Travelling by air – proof of disability

Published Date
16/04/2013

My husband and I have recently booked a holiday to Tunisia, using a high street travel agent.  I prefer to research accessibility of hotels myself and book with whoever can offer the most competitive price – some people prefer to pay slightly more and go though a specialist operator for peace of mind, but after working in the accessible travel industry for 8 years I trust my own judgement.

Once we’d confirmed that there was an adapted room available and that it would be guaranteed, we got around to the aircraft assistance requirements.  I requested a seat with extra leg room, near to the toilets – only to be told that unless I wanted to pay an extra charge, I would have to provide medical proof that this was required because of my disability.

Not exactly happy about this but still wanting to keep costs down, I contacted my GP surgery and requested a letter to send to the travel agency.   I was then told that there would be a charge for the letter!  I understand that this is standard procedure in an NHS surgery, but the letter consisted of one sentence.  After a heated discussion with the practice manager it was agreed that there would not be a charge, and finally all of the arrangements are in place so we can now look forward to our holiday.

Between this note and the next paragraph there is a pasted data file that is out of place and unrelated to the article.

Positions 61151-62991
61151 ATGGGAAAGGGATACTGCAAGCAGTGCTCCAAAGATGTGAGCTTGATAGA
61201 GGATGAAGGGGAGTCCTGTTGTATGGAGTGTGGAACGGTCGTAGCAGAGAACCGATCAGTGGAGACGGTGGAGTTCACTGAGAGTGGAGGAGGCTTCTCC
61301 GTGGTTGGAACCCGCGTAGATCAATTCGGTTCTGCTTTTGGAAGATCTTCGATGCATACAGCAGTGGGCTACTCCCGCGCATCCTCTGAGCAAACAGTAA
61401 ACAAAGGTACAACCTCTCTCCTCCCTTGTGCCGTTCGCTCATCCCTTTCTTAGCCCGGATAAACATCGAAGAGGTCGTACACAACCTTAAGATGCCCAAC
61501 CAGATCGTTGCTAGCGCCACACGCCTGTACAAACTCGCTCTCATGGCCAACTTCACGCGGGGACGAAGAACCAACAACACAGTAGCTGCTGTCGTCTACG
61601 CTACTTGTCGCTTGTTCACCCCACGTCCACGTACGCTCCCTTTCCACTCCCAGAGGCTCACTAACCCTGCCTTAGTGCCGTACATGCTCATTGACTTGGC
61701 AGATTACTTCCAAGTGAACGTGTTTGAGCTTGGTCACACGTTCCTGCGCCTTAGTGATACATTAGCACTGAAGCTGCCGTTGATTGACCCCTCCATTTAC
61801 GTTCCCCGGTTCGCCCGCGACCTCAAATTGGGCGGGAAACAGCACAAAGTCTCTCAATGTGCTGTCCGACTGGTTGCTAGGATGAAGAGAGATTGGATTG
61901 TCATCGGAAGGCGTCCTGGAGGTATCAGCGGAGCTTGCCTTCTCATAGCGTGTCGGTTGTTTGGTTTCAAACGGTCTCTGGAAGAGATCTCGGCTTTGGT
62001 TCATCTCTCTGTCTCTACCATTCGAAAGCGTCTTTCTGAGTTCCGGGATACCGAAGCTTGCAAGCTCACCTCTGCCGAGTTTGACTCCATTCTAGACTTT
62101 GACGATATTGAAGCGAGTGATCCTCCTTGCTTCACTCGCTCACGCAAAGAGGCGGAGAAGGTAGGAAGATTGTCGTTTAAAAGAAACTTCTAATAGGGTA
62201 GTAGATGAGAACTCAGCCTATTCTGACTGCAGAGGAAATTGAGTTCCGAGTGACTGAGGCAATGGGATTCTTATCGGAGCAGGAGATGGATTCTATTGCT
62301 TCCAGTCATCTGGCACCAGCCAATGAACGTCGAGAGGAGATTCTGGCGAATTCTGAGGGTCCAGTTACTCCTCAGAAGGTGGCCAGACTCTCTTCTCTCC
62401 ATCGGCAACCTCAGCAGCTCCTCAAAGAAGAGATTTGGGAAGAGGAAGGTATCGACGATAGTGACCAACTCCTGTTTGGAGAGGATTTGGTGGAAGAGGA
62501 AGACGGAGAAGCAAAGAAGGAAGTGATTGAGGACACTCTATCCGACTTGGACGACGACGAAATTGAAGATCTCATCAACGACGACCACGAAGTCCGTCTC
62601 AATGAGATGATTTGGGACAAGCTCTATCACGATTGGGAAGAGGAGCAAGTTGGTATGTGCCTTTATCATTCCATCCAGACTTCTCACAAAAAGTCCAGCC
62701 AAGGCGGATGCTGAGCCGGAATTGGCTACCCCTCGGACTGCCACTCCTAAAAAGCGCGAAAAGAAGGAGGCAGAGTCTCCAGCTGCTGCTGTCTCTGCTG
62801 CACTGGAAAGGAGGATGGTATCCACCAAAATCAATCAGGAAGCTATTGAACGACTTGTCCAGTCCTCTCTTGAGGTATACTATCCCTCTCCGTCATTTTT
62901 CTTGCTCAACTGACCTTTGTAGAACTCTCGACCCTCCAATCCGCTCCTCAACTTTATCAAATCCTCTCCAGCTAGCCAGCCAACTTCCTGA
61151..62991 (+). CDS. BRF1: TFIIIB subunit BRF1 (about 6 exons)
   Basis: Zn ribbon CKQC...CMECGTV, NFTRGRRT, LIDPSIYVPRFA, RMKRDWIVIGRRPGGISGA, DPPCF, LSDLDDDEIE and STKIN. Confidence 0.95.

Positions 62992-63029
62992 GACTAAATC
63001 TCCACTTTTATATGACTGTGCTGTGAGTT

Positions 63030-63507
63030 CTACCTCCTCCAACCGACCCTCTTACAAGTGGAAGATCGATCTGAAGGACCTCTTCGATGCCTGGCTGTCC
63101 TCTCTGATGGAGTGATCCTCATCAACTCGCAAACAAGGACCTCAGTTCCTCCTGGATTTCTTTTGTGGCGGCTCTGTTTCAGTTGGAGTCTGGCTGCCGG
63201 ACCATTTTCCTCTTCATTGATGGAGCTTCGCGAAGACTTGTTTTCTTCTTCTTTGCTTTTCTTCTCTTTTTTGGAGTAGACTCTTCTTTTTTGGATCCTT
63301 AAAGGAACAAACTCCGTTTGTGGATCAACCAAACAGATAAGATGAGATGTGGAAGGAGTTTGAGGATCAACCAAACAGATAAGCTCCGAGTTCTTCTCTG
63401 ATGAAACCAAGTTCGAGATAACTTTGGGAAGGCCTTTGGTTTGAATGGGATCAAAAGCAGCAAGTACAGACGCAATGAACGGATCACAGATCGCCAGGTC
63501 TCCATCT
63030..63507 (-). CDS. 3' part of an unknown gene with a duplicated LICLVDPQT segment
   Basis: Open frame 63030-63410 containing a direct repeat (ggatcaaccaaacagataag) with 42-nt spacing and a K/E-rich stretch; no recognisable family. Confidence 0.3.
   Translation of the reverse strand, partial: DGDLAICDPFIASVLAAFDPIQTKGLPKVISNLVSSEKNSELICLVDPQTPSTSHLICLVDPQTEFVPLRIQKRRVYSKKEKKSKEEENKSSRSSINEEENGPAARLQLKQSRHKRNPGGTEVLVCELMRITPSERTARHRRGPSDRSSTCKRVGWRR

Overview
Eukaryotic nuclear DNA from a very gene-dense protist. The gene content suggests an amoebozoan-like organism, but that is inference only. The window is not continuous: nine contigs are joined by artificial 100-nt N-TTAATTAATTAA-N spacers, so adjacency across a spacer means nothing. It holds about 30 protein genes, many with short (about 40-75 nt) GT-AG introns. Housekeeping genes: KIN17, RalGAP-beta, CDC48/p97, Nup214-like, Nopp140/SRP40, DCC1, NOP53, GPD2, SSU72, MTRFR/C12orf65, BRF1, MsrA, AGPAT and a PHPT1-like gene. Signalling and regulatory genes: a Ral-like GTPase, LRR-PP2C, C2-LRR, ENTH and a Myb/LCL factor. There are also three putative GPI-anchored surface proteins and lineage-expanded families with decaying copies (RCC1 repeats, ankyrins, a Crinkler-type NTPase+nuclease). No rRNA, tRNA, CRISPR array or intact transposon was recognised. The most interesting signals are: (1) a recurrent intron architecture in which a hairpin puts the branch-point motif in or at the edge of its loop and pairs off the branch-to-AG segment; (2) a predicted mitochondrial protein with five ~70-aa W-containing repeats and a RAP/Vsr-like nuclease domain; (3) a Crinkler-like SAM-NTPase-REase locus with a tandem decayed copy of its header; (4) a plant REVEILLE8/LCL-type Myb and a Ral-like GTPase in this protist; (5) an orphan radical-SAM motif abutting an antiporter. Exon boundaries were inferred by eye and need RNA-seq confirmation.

Has anyone else experienced this or similar?  In 10 years of travelling independantly I’ve never been asked to do this, and I think it’s unfair that a person with access requirements will one way or another end up paying a premium for these to be met – either an exta charge for the seat or payment for the medical letter.  Particularly as we know from the APPG meeting about air travel, there is no guarantee that these needs will be met when travel takes place!

I’m attending a meeting with the Civil Aviation Authority next week and will be raising this issue, so would love to hear from others in the meantime.

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